Lloyd’s de Londres et assurances internationales

Les membres de notre groupe comprennent parfaitement les mécanismes de l’assurance, qui consistent à évaluer les risques, à les gérer et à intervenir efficacement lorsque survient un sinistre. Notre équipe spécialisée dans les principes de souscription du Lloyd’s de Londres et dans le domaine des assurances internationales est l’une des mieux dotées en effectifs au Canada. Nos avocats mettent à la disposition des sociétés de courtage, compagnies d’assurances, sociétés d’assurances captives et compagnies de réassurances une gamme complète de services, y compris des programmes autogérés de gestion des franchises. Notre équipe est en mesure de négocier le contenu et la portée des contrats d’assurance et de régler les litiges, entre autres dans les secteurs suivants : responsabilité professionnelle, responsabilité liée aux produits, assurance des biens, assurance des produits financiers et assurance médicale.

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Ontario Limitations: Waiting to Complete Examinations for Discovery to Identify Potential Tortfeasors?

In Galota v. Festival Hall Developments Ltd. et al., 2015 ONSC 6177 (“Galota”), the Ontario Superior Court of Justice pushed the boundaries of discoverability in the context of limitation periods.  While the case addresses a personal injury claim, the implications...

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Director’s Liability for Corporate Negligence

Plaintiffs often cast the net broadly to capture every party with assets or insurance capable of satisfying a potential judgment.  Directors are often named as defendants in claims related to the negligence of the companies they oversee. Under Canadian law,...

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The Latest Word from the Ontario Court of Appeal on the Insurance Tripartite Relationship: a Cautionary Reminder

The general concept of the tripartite relationship is a familiar one to those in the insurance industry:  An insurer retains a  lawyer to represent its insured in a civil proceeding.  The lawyer’s primary duty and loyalty is to the insured,...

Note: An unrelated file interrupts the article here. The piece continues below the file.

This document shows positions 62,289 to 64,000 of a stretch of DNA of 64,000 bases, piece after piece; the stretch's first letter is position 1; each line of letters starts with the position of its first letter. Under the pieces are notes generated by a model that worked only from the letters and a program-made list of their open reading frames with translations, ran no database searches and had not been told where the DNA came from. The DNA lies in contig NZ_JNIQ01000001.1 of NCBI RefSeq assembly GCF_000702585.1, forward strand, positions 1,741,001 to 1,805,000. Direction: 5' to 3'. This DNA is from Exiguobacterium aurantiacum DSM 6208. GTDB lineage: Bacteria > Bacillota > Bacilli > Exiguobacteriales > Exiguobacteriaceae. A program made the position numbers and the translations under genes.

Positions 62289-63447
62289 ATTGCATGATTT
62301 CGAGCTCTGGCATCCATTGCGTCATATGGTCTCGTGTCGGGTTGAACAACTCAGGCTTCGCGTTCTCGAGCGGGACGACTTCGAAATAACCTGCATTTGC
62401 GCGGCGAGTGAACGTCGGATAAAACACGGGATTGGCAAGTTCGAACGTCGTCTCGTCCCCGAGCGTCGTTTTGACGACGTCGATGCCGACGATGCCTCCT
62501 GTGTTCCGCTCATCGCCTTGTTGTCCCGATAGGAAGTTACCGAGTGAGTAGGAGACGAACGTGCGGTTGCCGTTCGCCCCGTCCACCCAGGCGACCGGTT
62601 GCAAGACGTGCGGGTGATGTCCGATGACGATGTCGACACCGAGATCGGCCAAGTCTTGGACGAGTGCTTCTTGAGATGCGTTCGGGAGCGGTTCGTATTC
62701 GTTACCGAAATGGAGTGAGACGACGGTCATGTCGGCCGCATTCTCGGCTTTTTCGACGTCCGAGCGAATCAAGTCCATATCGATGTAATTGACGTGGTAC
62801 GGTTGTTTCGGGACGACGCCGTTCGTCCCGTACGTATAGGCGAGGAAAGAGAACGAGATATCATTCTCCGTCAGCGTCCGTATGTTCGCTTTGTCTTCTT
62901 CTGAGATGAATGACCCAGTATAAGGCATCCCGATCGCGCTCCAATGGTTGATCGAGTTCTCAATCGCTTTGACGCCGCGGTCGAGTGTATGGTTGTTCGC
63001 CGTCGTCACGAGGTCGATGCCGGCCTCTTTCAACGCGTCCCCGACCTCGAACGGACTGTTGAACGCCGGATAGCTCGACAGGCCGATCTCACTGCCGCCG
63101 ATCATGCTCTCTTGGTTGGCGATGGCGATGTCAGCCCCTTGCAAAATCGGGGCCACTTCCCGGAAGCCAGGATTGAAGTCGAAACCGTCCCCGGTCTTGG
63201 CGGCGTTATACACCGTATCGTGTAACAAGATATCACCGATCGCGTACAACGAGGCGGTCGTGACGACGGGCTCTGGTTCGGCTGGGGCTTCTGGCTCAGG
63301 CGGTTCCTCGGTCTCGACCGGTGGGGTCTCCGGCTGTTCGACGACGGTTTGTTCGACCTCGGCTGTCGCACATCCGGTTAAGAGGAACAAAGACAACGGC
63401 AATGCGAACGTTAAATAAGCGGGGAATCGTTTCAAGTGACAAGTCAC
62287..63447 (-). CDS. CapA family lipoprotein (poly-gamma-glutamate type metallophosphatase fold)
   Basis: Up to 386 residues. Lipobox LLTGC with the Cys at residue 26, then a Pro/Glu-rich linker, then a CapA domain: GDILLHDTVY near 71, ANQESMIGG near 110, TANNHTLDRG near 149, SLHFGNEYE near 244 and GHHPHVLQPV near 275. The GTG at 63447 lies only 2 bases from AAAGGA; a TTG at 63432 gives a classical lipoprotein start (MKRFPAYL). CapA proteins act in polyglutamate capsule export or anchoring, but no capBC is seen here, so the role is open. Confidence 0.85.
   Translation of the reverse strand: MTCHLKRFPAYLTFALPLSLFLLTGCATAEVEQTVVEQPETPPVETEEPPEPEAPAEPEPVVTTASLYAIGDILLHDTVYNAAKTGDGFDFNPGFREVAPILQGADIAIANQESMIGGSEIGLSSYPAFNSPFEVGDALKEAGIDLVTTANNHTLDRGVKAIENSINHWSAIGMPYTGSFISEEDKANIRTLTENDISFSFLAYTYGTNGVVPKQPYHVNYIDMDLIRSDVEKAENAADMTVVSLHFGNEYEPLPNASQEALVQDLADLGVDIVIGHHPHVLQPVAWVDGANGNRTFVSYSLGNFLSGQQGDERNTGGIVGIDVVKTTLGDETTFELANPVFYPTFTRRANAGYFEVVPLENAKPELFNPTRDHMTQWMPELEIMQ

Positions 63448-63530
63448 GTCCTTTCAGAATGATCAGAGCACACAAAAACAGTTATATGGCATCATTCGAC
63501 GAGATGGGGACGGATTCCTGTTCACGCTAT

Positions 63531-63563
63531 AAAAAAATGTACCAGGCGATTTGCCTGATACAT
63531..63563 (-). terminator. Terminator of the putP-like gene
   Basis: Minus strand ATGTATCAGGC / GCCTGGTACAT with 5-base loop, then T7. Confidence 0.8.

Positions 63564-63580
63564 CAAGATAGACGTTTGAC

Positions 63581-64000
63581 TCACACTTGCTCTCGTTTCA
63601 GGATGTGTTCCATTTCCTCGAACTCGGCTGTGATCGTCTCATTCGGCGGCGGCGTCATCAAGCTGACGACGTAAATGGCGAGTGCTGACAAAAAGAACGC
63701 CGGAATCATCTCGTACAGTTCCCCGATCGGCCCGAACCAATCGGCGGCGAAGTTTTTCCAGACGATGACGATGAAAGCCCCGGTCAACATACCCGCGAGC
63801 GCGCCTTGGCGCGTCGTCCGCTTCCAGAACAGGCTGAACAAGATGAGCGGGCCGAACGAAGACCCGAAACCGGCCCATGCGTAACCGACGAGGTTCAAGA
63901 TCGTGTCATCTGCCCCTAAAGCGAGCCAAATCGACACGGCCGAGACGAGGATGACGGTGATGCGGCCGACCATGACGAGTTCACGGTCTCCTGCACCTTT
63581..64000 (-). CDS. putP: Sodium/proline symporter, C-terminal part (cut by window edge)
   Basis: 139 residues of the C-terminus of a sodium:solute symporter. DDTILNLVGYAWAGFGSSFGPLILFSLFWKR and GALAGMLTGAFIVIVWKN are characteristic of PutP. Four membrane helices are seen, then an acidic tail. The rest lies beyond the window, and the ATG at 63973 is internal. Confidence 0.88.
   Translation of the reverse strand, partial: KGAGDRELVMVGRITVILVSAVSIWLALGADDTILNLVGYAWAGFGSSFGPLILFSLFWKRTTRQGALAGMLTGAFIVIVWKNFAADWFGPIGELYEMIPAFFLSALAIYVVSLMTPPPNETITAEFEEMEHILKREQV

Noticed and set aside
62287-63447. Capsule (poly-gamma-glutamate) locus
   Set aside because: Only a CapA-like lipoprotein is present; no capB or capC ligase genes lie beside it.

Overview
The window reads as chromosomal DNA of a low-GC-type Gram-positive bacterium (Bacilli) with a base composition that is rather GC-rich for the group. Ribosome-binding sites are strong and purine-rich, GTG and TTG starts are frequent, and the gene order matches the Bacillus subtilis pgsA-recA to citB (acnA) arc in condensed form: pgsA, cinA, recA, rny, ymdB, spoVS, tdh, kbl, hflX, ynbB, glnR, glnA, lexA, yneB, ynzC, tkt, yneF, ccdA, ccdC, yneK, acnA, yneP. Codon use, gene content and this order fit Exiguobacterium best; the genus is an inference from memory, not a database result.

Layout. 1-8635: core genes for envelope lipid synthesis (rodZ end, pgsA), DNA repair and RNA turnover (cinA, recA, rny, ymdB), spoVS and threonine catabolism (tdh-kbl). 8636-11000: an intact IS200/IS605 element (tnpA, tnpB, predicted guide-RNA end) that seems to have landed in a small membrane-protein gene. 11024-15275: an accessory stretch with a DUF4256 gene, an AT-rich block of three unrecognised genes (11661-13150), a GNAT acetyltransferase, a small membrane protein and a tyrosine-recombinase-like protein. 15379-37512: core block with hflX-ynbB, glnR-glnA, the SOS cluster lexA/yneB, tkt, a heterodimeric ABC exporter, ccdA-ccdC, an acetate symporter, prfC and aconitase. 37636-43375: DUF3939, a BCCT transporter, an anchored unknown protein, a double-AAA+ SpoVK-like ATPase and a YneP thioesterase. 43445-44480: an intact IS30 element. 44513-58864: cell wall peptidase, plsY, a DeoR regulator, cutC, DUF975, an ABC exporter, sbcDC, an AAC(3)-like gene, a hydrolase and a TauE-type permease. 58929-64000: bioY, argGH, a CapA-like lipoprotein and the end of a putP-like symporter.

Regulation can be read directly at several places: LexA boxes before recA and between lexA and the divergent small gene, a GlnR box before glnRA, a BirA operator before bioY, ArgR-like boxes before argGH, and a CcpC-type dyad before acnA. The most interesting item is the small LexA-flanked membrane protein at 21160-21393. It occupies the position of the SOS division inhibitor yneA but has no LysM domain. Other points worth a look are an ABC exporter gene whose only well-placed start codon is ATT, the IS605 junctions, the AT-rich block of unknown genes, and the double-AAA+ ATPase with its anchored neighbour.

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Counsel-Expert Communications: Everything Old is New Again

In December 2014, we had left off with the Ontario Superior Court, in Moore v Getahun[1] (“Getahun”), having decided that the historically accepted practice of counsel reviewing drafts of their expert’s reports should stop, and that all instructions provided by...

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Absence of Statutory Warning turns Victory for the Vehicle Leasing Industry into Loss for the Insurer

In the province of British Columbia, vehicle owners, including leasing and rental companies, are vicariously liable for the negligence of permissive drivers of their vehicles.  Damages recoverable against lessors, however, are capped by statute at CDN $1 million (a provision...

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A Year on the Books: Reflections on Summary Judgment in Alberta

January 2015 marked the one-year anniversary of the Supreme Court of Canada’s landmark decision in Hryniak v. Mauldin,[1] which clearly articulated a cultural shift aimed at facilitating a fair process for the just adjudication of disputes, with simplified and proportionate...

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Pollution Resulting From Fire is Not “Pollution”, says BC Court

Virtually every modern CGL policy contains some variation of the “absolute pollution exclusion”, which eliminates or severely restricts coverage for environmental damages. In recent years, the courts in British Columbia and elsewhere have consistently upheld such exclusions in relation to...

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How Real is the Risk for Professionals Who Design an Immovable Work in Quebec?

In Quebec, there are two kinds of property: immovables and movables. The notion of ‘immovable work’ includes all immovable structures of considerable size. Any constructions and works of a permanent nature would be characterized as immovables. The interpretation of an...

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What To Do With Sleeping Dogs: Dismissal for Delay

In most Canadian jurisdictions, a plaintiff’s claim can be dismissed for delay. Lord Salmon, in Fitzpatrick v. Batger & Co., [1967] 2 All E.R. 657, articulated the problem of dormant claims, as follows: [The defendants] no doubt, however, were relying...

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When Does the Clock Start to Run? Contribution Claims Under Alberta’s Tort-feasors Act

At common law, a plaintiff who has been injured as a result of the acts of two or more tort-feasors  – the party committing the wrongdoing – can sue any one of them to recover 100 per cent of his...

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